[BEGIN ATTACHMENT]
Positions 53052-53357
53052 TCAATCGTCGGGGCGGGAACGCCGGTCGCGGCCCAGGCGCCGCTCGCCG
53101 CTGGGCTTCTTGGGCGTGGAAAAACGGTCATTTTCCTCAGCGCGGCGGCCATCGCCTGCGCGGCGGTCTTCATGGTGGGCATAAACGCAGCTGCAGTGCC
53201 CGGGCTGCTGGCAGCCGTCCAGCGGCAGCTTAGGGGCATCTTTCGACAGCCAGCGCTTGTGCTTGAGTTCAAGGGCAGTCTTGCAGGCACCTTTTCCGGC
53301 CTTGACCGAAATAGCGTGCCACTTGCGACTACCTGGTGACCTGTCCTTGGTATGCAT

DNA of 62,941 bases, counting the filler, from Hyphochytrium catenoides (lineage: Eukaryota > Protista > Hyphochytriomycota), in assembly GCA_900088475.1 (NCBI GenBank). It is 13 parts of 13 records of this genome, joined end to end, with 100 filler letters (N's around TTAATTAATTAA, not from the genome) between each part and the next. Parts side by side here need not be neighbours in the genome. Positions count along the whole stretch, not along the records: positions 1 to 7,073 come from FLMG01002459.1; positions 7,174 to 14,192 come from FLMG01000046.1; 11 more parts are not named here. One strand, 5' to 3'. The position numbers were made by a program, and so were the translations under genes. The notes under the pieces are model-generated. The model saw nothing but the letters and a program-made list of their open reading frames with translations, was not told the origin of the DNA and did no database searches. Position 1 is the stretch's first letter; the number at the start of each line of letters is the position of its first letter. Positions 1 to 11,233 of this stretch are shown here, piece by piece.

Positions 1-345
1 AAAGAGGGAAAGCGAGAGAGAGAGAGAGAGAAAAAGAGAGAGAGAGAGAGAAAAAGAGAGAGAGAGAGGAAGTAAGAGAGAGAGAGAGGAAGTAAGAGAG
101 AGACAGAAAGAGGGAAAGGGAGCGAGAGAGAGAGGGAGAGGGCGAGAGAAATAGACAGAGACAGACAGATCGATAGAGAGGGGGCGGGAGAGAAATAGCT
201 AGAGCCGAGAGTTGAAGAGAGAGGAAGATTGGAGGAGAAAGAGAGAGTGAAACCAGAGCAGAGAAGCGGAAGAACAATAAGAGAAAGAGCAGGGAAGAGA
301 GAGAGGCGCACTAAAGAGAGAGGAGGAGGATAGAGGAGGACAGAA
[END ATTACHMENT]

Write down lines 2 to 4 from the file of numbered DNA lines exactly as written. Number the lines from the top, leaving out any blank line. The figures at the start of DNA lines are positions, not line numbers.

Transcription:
53052 TCAATCGTCGGGGCGGGAACGCCGGTCGCGGCCCAGGCGCCGCTCGCCG
53101 CTGGGCTTCTTGGGCGTGGAAAAACGGTCATTTTCCTCAGCGCGGCGGCCATCGCCTGCGCGGCGGTCTTCATGGTGGGCATAAACGCAGCTGCAGTGCC
53201 CGGGCTGCTGGCAGCCGTCCAGCGGCAGCTTAGGGGCATCTTTCGACAGCCAGCGCTTGTGCTTGAGTTCAAGGGCAGTCTTGCAGGCACCTTTTCCGGC